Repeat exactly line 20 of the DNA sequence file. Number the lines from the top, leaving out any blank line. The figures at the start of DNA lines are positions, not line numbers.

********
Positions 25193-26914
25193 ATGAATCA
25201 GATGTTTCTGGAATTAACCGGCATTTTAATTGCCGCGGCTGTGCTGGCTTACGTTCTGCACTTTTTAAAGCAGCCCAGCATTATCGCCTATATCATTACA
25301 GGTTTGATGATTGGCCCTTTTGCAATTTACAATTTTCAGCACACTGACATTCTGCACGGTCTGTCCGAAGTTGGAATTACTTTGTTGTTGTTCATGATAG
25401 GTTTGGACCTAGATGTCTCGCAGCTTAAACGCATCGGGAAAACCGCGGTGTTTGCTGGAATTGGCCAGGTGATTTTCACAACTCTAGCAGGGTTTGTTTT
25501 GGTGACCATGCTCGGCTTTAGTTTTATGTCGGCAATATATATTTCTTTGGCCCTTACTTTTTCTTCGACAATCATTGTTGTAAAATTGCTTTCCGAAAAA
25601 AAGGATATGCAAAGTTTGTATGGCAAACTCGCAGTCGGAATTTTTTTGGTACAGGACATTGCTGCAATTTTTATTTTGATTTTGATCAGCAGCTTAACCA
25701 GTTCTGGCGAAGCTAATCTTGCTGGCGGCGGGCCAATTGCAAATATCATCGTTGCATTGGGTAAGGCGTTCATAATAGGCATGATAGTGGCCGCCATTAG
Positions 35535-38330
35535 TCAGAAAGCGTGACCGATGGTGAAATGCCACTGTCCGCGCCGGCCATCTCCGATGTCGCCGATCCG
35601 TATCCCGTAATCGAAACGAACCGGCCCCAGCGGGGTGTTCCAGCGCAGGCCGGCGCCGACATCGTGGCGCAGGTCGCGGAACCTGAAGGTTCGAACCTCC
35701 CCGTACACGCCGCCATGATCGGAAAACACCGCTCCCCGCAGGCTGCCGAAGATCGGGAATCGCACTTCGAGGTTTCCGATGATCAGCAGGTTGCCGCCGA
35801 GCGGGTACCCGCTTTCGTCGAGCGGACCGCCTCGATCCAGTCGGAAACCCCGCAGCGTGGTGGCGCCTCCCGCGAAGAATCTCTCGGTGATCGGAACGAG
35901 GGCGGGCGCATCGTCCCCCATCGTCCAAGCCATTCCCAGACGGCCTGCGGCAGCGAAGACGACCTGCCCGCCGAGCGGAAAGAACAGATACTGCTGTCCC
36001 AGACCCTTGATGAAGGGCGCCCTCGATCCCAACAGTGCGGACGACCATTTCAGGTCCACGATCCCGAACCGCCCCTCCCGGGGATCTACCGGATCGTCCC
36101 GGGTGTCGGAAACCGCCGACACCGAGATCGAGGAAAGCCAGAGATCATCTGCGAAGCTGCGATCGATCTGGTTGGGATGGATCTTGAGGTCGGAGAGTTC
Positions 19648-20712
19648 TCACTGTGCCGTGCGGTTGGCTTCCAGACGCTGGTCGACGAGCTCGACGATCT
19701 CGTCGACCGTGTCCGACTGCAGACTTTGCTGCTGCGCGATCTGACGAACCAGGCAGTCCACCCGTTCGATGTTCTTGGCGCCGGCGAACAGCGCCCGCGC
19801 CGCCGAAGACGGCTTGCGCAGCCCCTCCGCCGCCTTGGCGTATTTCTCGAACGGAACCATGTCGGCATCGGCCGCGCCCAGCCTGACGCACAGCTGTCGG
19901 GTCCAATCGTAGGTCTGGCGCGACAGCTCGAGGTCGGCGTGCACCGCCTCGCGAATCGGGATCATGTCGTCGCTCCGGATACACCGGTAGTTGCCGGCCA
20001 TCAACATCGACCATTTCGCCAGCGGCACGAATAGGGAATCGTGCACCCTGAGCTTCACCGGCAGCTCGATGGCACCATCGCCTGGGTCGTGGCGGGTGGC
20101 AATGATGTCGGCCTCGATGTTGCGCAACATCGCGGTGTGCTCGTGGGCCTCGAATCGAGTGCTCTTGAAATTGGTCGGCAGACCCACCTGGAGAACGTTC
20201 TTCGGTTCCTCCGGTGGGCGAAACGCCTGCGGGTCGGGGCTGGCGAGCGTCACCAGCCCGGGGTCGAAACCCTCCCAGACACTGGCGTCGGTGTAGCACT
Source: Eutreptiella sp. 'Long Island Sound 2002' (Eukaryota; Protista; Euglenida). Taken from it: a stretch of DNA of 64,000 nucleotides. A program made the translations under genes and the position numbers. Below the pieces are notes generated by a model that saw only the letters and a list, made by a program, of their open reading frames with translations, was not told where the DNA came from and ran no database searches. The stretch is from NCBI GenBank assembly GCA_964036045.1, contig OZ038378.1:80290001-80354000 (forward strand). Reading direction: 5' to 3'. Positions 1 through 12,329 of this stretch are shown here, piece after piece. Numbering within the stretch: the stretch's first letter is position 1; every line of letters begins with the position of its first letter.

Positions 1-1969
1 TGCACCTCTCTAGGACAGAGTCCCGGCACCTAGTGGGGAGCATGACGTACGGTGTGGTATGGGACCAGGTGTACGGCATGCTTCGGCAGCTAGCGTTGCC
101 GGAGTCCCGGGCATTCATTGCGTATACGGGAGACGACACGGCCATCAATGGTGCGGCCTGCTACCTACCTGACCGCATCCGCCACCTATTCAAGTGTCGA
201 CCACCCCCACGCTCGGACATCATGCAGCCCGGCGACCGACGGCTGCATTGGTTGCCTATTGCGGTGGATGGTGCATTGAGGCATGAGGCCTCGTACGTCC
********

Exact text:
19801 CGCCGAAGACGGCTTGCGCAGCCCCTCCGCCGCCTTGGCGTATTTCTCGAACGGAACCATGTCGGCATCGGCCGCGCCCAGCCTGACGCACAGCTGTCGG